The search for ultra-short-acting intravenous induction agents focused initially on hexobarbital. That methylated oxybarbiturate was discovered in 1932 by German researchers H. Weese and W. Scharpf. Marketed by the Bayer Company in Europe as Evipan, hexobarbital was distributed by New York’s Winthrop Chemical Company as “Evipal Soluble” (above). Hexobarbital has a six-carbon side-ring of cyclohexene. Contrast that with the thiobarbiturate that supplanted hexobarbital: sodium thiopental (branded Pentothal by Abbott Laboratories, USA), which has a five-carbon side chain of pentane. (Copyright © the American Society of Anesthesiologists’ Wood Library-Museum of Anesthesiology.)

The search for ultra-short-acting intravenous induction agents focused initially on hexobarbital. That methylated oxybarbiturate was discovered in 1932 by German researchers H. Weese and W. Scharpf. Marketed by the Bayer Company in Europe as Evipan, hexobarbital was distributed by New York’s Winthrop Chemical Company as “Evipal Soluble” (above). Hexobarbital has a six-carbon side-ring of cyclohexene. Contrast that with the thiobarbiturate that supplanted hexobarbital: sodium thiopental (branded Pentothal by Abbott Laboratories, USA), which has a five-carbon side chain of pentane. (Copyright © the American Society of Anesthesiologists’ Wood Library-Museum of Anesthesiology.)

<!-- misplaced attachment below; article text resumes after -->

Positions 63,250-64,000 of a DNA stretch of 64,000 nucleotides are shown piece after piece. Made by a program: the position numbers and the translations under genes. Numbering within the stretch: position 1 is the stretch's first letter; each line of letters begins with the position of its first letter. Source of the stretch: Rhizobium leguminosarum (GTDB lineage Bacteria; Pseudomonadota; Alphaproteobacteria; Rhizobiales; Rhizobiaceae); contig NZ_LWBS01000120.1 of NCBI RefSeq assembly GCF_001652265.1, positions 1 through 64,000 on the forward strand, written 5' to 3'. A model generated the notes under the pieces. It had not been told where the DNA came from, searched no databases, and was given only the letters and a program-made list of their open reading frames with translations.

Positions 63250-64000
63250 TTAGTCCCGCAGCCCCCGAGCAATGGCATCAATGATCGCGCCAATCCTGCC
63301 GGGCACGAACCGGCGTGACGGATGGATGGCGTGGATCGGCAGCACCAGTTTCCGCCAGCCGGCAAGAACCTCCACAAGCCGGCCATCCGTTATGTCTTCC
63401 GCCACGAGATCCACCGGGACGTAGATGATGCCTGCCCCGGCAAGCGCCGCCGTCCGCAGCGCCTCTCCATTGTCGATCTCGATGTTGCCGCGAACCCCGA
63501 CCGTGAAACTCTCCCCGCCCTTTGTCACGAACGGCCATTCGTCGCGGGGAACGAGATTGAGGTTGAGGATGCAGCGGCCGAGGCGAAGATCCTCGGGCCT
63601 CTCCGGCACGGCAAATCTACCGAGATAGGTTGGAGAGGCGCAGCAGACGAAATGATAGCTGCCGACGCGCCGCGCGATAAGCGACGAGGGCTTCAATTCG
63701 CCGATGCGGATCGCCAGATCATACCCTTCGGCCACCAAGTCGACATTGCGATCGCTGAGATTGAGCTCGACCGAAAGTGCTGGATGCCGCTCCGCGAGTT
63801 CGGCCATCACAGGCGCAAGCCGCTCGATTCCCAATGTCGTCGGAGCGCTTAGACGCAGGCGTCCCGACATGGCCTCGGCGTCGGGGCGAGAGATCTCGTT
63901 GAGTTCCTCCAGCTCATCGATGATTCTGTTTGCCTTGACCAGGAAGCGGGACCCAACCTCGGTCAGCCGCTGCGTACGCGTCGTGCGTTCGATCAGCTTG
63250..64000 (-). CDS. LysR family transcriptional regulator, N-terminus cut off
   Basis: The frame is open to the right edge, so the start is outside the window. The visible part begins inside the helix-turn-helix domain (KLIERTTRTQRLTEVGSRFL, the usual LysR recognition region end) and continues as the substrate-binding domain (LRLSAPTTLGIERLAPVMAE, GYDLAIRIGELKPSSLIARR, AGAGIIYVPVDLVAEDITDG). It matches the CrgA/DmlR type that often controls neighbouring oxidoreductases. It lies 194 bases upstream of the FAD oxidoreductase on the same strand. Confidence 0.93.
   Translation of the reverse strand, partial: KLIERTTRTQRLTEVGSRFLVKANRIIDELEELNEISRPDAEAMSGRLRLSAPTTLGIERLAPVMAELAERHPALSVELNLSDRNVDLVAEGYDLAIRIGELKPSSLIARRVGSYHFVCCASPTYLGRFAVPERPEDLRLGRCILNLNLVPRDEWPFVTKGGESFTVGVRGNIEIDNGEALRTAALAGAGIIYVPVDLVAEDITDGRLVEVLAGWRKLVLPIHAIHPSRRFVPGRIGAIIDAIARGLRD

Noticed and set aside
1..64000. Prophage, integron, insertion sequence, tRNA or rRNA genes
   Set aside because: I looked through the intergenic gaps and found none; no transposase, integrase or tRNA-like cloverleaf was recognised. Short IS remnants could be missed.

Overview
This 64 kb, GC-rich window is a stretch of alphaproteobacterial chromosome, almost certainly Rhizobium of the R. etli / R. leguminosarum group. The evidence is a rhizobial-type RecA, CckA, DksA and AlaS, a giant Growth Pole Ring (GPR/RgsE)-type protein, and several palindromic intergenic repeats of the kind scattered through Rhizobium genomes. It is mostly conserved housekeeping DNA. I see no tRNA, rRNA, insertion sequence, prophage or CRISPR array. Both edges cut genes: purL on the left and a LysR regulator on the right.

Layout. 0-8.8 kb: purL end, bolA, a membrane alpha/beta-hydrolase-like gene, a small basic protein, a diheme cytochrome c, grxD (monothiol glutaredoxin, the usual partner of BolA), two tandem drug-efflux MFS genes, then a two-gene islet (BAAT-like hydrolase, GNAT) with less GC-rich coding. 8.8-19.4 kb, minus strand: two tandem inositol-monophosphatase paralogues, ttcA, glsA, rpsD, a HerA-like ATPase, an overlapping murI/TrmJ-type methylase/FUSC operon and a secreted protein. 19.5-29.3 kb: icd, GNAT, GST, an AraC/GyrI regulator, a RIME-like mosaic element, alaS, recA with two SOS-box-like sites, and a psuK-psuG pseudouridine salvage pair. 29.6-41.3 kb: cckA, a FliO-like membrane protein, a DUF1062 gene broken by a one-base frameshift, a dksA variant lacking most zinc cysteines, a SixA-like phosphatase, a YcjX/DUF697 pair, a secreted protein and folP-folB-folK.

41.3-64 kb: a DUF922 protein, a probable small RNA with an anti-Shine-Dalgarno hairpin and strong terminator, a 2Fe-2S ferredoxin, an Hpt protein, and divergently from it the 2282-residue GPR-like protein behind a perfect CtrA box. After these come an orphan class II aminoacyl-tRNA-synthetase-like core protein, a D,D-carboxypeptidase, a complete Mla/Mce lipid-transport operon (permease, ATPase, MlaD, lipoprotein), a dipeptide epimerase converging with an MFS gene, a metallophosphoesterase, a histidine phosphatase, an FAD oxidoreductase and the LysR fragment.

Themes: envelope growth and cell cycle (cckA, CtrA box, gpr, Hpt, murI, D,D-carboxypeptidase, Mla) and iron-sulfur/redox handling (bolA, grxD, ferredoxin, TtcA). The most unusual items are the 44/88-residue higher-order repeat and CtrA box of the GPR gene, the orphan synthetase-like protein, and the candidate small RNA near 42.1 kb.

George S. Bause, M.D., M.P.H., Honorary Curator and Laureate of the History of Anesthesia, Wood Library-Museum of Anesthesiology, Schaumburg, Illinois, and Clinical Associate Professor, Case Western Reserve University, Cleveland, Ohio. UJYC@aol.com.